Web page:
Updated: Dec 29, 2020
“People say, what is the sense of this small effort? They cannot see that we must lay one brick at a time, take one step at a time. A pebble cast into a pond causes ripples that spread in all directions. Each one of our thoughts, words and deeds is like that. No one has a right to sit down and feel hopeless. There is too much work to do." --Dorothy Day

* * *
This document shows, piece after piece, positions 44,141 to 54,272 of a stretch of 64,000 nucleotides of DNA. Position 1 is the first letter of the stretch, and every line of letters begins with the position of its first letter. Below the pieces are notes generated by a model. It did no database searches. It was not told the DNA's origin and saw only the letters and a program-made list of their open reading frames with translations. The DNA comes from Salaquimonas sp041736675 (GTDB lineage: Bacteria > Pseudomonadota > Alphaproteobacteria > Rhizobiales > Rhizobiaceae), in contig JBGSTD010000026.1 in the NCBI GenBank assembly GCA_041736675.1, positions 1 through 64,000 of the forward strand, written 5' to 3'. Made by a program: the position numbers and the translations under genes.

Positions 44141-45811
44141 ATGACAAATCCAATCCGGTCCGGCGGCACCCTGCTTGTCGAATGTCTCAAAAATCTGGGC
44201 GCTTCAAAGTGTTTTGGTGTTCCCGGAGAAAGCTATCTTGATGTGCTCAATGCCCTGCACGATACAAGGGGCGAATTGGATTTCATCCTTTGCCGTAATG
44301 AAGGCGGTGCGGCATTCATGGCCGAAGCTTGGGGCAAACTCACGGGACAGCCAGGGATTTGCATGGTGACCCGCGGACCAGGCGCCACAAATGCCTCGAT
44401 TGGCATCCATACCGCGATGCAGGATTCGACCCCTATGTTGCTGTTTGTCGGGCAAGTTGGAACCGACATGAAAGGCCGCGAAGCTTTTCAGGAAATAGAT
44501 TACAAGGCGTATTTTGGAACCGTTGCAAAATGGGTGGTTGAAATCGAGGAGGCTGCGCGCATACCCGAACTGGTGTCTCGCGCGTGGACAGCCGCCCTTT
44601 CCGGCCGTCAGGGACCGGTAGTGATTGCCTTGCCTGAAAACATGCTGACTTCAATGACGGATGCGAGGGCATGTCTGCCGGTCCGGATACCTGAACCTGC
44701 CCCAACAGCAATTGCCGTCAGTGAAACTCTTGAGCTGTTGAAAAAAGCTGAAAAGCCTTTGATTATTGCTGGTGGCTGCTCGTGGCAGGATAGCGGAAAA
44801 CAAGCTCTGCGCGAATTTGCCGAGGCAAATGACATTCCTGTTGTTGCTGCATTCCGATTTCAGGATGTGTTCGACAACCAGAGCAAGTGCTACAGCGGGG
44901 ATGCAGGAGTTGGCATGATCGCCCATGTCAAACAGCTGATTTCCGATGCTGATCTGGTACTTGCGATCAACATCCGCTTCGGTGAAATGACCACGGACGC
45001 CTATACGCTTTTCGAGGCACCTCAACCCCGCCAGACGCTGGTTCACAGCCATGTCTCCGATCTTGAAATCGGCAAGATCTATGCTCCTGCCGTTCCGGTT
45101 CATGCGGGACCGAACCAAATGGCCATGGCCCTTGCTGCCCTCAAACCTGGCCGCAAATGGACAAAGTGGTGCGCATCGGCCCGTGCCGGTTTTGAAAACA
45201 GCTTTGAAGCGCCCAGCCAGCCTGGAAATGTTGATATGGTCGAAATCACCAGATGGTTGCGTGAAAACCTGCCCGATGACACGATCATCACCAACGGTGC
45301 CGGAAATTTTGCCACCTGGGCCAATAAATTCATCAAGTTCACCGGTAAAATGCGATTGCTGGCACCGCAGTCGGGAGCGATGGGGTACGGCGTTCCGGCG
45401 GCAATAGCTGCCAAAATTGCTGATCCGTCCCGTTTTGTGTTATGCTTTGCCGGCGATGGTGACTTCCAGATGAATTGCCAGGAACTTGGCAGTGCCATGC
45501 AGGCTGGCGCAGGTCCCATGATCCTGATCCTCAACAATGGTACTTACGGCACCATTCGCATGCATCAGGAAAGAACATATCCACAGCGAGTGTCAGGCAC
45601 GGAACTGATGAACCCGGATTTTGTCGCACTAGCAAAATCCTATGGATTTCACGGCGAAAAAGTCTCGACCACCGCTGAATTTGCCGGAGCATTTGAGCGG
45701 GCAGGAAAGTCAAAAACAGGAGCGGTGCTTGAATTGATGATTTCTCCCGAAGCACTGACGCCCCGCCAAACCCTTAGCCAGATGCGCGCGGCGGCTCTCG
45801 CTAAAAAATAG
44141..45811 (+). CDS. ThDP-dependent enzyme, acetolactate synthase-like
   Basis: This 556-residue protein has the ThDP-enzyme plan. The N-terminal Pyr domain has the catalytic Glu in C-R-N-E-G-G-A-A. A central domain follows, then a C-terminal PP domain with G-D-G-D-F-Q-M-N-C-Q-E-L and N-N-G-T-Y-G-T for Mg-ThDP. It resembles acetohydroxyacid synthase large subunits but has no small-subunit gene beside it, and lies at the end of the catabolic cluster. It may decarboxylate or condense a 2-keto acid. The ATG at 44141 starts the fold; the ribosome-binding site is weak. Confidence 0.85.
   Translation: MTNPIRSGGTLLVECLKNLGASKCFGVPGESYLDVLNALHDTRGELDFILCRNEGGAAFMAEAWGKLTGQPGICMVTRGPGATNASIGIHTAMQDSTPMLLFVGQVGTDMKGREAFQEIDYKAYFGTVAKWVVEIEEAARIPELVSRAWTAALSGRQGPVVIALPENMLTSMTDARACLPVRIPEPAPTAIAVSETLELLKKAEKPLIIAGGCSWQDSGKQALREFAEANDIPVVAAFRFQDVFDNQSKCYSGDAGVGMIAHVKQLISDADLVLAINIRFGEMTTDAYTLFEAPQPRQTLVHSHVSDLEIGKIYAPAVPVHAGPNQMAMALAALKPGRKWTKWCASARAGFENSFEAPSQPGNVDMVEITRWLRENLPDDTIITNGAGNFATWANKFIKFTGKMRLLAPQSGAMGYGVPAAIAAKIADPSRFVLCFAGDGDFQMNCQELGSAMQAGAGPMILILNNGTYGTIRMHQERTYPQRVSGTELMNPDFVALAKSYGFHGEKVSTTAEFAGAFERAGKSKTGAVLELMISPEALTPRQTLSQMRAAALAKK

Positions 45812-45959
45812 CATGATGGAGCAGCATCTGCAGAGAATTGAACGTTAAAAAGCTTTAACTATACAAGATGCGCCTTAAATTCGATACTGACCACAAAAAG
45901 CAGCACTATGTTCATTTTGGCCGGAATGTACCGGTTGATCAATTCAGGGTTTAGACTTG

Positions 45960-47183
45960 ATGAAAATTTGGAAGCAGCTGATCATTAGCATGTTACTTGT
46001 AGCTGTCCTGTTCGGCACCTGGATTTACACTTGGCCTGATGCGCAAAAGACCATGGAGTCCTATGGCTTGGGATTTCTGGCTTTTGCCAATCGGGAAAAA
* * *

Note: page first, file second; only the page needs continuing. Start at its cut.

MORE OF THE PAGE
By John Cole Vodicka